Analyzing Afghanistan

Afghan ambassador sounds off on the West’s role in a conflicted country

Although some Canadians may disagree with sending troops to Afghanistan, the country’s ambassador to Canada said people need to understand the situation better so they can have a concrete idea with educated solutions.

“Otherwise it will all just be considered as rhetoric or politicswith no substantial outcome in mind.”
On Nov. 2, Omar Samad came to Queen’s as part of the Canadian Values and Democracy Lecture Series, organized by the Centre for the Study of Democracy. His lecture, entitled “The Afghanistan mission: an Afghan perspective,” which took place in the Policy Studies building, focused on Afghanistan’s history, and was followed by questions by the audience on a variety of issues.

Samad said the Afghan people welcome foreign assistance from Canada and other countries. “The Afghan people have had very high regards for countries such as Canada and the West overall,” he told the Journal. “They have never seen Canadians or Westerners as aggressors, or as forced occupiers, but rather they have seen them as people who have helped them in difficult times.”

Samad said there is still much room for improvement in how foreign aid is implemented. “They keep hearing that … the international community has been very generous,” he said. “[But] when they look around, they see very little examples on the ground.” To understand Afghanistan’s current situation, Samad said, people need to take into account its historical information. Samad said terrorist attacks have been carried out by individuals andgroups trained in Afghanistan since the late ’80s and ’90s.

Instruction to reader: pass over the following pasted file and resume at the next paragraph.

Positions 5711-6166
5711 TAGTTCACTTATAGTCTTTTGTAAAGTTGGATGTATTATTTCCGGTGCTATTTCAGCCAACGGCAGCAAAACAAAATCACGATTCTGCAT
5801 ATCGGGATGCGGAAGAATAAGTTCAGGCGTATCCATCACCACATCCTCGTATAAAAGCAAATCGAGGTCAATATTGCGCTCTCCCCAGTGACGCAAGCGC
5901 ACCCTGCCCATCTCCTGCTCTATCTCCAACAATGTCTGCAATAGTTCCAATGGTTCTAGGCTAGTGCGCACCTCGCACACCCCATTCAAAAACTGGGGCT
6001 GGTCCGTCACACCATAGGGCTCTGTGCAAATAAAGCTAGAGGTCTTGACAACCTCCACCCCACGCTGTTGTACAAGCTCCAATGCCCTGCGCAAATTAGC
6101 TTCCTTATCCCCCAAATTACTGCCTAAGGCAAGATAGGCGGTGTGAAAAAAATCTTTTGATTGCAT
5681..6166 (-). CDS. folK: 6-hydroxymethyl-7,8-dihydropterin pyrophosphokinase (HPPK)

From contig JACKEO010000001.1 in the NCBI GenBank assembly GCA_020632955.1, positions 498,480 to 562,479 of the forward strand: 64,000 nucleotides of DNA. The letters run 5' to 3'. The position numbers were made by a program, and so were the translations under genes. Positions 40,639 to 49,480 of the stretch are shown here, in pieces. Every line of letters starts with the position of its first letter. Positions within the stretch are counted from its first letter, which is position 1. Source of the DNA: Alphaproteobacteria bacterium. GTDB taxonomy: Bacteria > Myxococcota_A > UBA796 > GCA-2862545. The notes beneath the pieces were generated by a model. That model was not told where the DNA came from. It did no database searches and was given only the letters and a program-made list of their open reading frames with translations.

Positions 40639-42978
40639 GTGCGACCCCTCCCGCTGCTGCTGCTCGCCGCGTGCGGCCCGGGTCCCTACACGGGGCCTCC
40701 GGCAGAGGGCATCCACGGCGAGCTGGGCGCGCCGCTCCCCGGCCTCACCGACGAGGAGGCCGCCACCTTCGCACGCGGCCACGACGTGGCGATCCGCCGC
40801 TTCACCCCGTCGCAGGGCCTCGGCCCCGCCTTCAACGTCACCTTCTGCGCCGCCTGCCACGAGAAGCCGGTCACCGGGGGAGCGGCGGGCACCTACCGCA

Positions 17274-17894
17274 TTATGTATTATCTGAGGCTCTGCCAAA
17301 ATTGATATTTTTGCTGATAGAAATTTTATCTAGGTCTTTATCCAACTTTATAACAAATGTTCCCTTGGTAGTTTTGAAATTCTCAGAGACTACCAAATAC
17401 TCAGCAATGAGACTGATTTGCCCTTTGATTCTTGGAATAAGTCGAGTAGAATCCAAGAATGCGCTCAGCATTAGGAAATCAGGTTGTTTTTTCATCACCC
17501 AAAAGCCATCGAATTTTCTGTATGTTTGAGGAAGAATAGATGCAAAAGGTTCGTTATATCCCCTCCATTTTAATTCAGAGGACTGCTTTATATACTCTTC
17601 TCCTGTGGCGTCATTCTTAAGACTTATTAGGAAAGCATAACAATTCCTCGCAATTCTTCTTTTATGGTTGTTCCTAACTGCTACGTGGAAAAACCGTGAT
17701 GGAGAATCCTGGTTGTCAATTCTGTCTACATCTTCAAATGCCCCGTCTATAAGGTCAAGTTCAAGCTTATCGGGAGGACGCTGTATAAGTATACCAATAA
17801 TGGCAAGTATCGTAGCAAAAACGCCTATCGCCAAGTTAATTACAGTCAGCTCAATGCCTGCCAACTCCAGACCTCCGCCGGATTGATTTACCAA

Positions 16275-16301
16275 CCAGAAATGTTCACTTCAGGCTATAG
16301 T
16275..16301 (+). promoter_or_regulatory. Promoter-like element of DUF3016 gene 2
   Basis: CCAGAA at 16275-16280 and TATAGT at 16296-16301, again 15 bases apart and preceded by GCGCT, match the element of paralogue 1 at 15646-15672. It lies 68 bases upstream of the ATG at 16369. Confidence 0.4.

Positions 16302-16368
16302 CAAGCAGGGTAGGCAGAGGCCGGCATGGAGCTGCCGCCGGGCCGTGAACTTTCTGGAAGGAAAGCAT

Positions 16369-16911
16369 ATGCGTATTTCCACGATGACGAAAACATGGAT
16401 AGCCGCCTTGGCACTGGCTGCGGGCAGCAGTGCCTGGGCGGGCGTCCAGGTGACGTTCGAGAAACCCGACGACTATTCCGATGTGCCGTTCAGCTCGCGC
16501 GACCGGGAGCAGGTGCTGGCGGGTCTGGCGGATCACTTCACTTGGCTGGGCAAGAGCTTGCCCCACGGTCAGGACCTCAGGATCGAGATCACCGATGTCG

But Samad said the attacks of 9/11 put Afghanistan back on the radar, sparking foreign interest in helping to rebuild the country. He also said that Afghanistan is making the transition to democracy on ts own accord. “There are people going around saying the West is imposing democracy on Afghans, [but] Afghans chose a constitution with democracy and voting,” he said. “We’ve accomplished a lot
because the Afghan people wanted it, but we have a long way to go to solidify the gains,” he said.

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